Absolutely true, and in this situation, each method is returning this, which allows method chaining. (They're actually returning that, but we already determined that was an unnecessary variable in this context).

Why use that

First of all, let me say I prefer var self = this over var that = this but there are arguments either way.

Let's arbitrarily modify the object to have a method that looks like this:

this.getInternalThis = function(){
    var internalThis = function(){
        console.log( this );

First of all, let's get this out of the way: this example is stupid, but you'll see things like this - a function defined in other scopes - all the time.

Here are the important things to notice:

  1. It's called by name, and nothing more (no prefixed . notation, for example)
  2. ... that's it!

When a function is called this way, the engine has to figure out something to assign this as in the scope of the function. It defaults to window. If you were to run this code, you would get Window in the console.

Now, what if we wanted this inside that internal function call to be the calling value of this? This situation is where you need a that variable. We can modify the function to look like:

this.getInternalThis = function(){
    var that = this,
        internalThis = function(){
            console.log( that );

Now when you run this method, you get the value of the calling object in the console.
In my case it was Object { add=function(), multiply=function(), equals=function(), getInternalThis=function()}.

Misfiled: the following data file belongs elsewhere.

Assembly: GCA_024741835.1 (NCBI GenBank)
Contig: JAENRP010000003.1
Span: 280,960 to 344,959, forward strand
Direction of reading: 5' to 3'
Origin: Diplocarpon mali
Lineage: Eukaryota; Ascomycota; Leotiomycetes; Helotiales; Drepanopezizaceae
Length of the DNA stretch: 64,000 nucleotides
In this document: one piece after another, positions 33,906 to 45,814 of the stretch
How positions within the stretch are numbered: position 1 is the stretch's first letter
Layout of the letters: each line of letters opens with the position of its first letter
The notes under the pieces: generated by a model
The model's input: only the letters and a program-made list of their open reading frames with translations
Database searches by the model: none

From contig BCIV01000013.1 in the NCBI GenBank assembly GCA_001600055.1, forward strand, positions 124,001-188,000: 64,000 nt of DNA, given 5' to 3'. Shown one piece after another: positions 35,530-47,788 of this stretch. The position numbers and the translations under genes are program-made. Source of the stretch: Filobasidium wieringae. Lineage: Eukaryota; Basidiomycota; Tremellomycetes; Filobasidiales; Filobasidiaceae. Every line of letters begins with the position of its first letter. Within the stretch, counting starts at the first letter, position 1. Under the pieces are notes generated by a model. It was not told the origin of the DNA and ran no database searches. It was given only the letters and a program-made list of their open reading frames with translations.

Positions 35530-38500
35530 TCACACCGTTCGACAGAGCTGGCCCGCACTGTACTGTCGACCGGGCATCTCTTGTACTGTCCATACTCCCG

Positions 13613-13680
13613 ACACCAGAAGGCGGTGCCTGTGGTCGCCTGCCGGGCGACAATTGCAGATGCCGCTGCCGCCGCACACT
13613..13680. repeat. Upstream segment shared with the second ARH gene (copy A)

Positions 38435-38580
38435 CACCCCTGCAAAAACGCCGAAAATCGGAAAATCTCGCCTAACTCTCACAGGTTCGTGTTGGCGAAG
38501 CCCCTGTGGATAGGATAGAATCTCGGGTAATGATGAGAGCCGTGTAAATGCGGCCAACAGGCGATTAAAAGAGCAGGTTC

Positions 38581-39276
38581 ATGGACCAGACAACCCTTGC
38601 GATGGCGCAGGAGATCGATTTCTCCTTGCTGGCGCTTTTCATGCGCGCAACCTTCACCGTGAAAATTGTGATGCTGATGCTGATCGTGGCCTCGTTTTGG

Sometimes, that's what you need or expect, so that's why you would use a var that = this declaration.

Using this. to define a method

As I mentioned earlier:

Because each method is called with the outer Calc before it's dot, the this value inside that method is assigned as the outer object.

Remember that this in the scope of Calc() is a reference to the new Calc object, so each method is being given the Calc object as the value of this (remember, it's before the .!) when they enter their new scope from that context.

Hopefully this gives you a little info on how JavaScript scopes and the assignment of this works.

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I think this explanation is misleading, this isn't assigned to anything until the function is called. It is the new keyword which creates a new object for this, otherwise it will default to window. The reference to that is unnecessary in this case because using dot notation on the instance implicitly sets this to be the receiver. Using prototypes doesn't make this magically refer to the instance, it is the way you call the function that matters. –  elclanrs Feb 26 '14 at 1:52
@elclanrs You're very right. Could you edit my answer or post another to make that clear? –  rockerest Feb 26 '14 at 1:55
Thank you so much guys!! –  FED Mar 1 '14 at 0:16

start becomes a global variable of the Calc object

Each method of the Calc object (add, multiple, equals) references that same global variable

new Calc(0)            // <- sets start to 0
    .add(1)            // calls add() <- sets start to 1
    .add(2)            // calls add() <- sets start to 3
    .multiply(3)       // calls multiple() <- sets start to 9
        console.log(result); // returns 9